A jobber, in the business and finance context, refers to a market maker or wholesaler who buys goods from manufacturers and sells them to retailers or traders, effectively bridging the gap between producers and end-sellers. Jobbers do not typically have retail outlets or deal with the end consumers directly. Here are three real-world examples of jobber roles in different sectors: 1. Fashion Industry Jobber: In the fashion industry, a jobber might specialize in purchasing large quantities of garments, accessories, or fabrics from manufacturers or designers at discounted prices. These goods might be overstock, end-of-season, or slow-moving items. The jobber then resells these items to smaller retailers, boutiques, or online stores, who may not have the capacity to buy directly from the producers. 2. Automotive Parts Jobber: Within the automotive industry, a jobber can be found purchasing a variety of vehicle parts or accessories from the original manufacturers. They then distribute these parts to auto dealerships, independent repair shops, or other automotive retail outlets. The jobber acts as a key intermediary in ensuring that various retailers have access to a wide range of high-quality spare parts for different types of vehicles. 3. Food & Beverage Jobber: A jobber in the food and beverage industry is often responsible for purchasing large quantities of food products, beverages, or ingredients from manufacturers, farmers, or distributors. They then resell these goods to grocery stores, specialty food stores, or restaurants. By aggregating products from multiple sources and managing the logistics, jobbers help streamline the supply chain and ensure that retailers have access to the products they need to meet consumer demand.

Frequently Asked Questions(FAQ)

What is a jobber?
A jobber is an individual or a company that specializes in buying and selling stocks, bonds, commodities, or other financial instruments on a short-term basis, typically acting as a middleman between producers and retailers.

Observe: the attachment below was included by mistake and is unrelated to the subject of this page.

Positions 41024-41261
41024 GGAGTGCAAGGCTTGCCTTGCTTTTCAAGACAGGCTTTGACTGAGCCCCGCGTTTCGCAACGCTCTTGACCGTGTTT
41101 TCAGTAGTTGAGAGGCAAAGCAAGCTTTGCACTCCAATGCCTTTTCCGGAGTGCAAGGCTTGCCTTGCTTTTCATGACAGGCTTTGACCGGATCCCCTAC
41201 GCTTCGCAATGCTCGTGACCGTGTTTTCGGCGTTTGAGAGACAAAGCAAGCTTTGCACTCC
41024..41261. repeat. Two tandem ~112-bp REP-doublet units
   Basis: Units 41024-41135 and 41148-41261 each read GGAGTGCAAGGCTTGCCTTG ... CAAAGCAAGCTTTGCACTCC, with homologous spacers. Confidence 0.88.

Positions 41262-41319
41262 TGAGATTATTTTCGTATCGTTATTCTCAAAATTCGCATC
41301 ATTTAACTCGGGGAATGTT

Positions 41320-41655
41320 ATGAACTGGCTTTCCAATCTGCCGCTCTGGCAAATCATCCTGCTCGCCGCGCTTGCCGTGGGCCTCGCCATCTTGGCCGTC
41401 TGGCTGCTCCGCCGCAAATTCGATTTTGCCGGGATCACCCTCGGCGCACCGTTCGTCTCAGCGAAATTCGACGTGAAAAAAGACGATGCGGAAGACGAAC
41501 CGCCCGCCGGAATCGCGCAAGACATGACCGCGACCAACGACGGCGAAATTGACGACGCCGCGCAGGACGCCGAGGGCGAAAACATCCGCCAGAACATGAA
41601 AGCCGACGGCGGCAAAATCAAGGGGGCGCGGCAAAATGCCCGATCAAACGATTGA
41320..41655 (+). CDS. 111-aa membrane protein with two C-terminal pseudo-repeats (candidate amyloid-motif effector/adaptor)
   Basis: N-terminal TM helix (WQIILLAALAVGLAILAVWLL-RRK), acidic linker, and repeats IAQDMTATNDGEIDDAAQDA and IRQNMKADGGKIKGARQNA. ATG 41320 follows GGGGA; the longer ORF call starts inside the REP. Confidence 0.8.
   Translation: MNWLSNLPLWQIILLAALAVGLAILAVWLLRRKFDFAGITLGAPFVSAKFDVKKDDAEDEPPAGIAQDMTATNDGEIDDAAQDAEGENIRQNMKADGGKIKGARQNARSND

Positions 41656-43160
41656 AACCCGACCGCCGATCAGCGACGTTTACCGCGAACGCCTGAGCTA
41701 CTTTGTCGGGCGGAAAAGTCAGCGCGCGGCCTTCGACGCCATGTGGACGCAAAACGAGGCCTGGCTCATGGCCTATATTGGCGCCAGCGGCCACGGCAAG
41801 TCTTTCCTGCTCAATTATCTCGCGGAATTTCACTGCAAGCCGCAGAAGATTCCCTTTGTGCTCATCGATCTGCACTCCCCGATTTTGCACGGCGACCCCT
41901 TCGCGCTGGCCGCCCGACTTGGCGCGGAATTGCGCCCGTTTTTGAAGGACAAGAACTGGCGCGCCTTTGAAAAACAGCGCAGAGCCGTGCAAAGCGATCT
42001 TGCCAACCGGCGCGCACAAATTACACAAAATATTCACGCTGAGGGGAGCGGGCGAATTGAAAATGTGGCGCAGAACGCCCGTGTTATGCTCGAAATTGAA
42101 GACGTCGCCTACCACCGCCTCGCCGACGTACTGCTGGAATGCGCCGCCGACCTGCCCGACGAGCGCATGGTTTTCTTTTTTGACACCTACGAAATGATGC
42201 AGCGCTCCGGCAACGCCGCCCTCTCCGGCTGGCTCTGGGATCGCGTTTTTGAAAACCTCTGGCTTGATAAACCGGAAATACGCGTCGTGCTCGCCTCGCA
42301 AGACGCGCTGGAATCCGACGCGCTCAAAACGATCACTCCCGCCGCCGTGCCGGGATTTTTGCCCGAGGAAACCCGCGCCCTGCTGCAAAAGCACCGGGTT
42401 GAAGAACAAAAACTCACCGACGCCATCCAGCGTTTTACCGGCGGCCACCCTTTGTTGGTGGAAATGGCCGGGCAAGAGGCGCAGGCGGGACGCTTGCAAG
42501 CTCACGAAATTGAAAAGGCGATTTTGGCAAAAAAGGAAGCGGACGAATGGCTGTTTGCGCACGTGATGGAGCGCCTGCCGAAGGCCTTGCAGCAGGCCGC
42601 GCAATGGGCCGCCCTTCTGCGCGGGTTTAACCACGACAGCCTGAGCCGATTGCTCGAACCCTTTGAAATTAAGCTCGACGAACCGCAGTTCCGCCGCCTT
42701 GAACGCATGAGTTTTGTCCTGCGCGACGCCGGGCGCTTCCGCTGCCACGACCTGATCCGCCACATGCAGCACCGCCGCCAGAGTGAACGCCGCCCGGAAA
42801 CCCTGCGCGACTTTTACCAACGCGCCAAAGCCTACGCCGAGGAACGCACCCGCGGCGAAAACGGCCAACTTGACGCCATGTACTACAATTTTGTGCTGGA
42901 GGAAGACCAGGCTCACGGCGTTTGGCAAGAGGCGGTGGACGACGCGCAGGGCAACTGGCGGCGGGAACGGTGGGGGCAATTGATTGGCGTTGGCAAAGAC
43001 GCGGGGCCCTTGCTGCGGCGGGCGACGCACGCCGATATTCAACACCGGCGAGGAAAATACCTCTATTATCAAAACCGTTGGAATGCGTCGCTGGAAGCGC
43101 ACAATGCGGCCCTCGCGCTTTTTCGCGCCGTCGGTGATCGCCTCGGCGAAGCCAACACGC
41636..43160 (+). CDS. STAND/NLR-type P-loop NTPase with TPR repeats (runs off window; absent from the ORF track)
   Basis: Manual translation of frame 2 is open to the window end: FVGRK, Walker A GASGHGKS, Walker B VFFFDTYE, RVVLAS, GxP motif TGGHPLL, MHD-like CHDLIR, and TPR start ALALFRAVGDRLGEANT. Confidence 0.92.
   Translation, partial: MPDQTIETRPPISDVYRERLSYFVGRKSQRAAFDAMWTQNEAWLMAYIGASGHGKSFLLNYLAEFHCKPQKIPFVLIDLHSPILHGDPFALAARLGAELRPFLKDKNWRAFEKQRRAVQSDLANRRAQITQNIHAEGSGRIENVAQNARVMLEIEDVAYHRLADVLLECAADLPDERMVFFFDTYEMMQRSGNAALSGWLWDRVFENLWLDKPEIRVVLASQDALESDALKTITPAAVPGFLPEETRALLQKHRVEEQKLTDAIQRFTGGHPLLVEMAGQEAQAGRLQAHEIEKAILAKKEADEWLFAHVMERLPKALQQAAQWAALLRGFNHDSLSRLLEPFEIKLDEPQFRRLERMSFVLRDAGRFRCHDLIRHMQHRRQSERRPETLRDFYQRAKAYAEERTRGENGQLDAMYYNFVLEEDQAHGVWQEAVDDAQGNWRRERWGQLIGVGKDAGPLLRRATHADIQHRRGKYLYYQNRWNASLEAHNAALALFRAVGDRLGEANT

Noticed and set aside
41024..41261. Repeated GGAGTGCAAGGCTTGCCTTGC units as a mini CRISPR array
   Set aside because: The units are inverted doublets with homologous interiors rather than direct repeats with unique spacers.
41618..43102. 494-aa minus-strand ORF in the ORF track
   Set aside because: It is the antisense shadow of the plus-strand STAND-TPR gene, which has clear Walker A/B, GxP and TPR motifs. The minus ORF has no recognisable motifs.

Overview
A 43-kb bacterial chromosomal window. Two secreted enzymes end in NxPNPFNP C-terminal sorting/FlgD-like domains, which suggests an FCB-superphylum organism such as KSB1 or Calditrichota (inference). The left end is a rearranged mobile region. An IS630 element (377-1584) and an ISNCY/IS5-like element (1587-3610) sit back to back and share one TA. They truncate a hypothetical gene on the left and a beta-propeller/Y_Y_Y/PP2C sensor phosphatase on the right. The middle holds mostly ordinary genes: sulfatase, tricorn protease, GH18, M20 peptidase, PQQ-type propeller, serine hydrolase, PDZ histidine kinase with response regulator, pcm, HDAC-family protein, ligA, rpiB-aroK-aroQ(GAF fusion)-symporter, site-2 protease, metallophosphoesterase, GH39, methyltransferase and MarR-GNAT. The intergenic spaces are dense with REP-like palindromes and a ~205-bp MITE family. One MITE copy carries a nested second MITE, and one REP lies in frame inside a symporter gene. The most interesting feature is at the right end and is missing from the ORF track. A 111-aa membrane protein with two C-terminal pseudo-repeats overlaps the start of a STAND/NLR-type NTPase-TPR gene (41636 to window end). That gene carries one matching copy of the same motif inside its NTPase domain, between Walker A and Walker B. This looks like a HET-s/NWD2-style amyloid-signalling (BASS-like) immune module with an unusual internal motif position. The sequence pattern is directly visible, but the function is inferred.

What role does a jobber play in the financial market?
A jobber helps maintain liquidity in the market by providing both buying and selling prices to retail traders and institutional investors. This allows for smooth transaction execution and minimizes the bid-ask spread.
How does a jobber make a profit?
Jobbers make a profit by capitalizing on the difference between the buying and selling prices of the financial instruments they trade. This difference is known as the bid-ask spread.
Are jobbers the same as market makers?
Yes, jobbers and market makers essentially perform the same function of providing liquidity in the financial markets. However, jobbers are more commonly associated with the commodity or wholesale markets, while market makers operate in various markets, including stocks and currencies.
Are jobbers and brokers the same?
No, jobbers and brokers are not the same. Jobbers buy and sell financial instruments for their own accounts, whereas brokers facilitate transactions between buyers and sellers, generally charging a commission for their services.
Is jobbing a high-risk business activity?
Yes, jobbing can be a high-risk business activity due to its short-term and speculative nature. Jobbers need to carefully manage their positions, monitor market trends, and have an in-depth understanding of the financial instruments they work with in order to minimize their risks and maintain profitability.
Are jobbers regulated?
Jobbers, like other financial market participants, are subject to regulations depending on their jurisdiction and the markets they operate in. They must adhere to the rules and guidelines set by regulatory authorities to ensure transparency, fairness, and proper conduct in the financial markets.
How can jobbers affect market prices?
Jobbers can impact market prices by either increasing or reducing the spread between the bid and ask prices for a financial instrument. In a highly liquid market with multiple jobbers or market makers, the competition usually drives the spread to narrower levels, benefiting traders with tighter pricing. In less liquid markets, jobbers may demand a wider spread to compensate for the risk involved in holding a position, which can make trading more expensive for participants.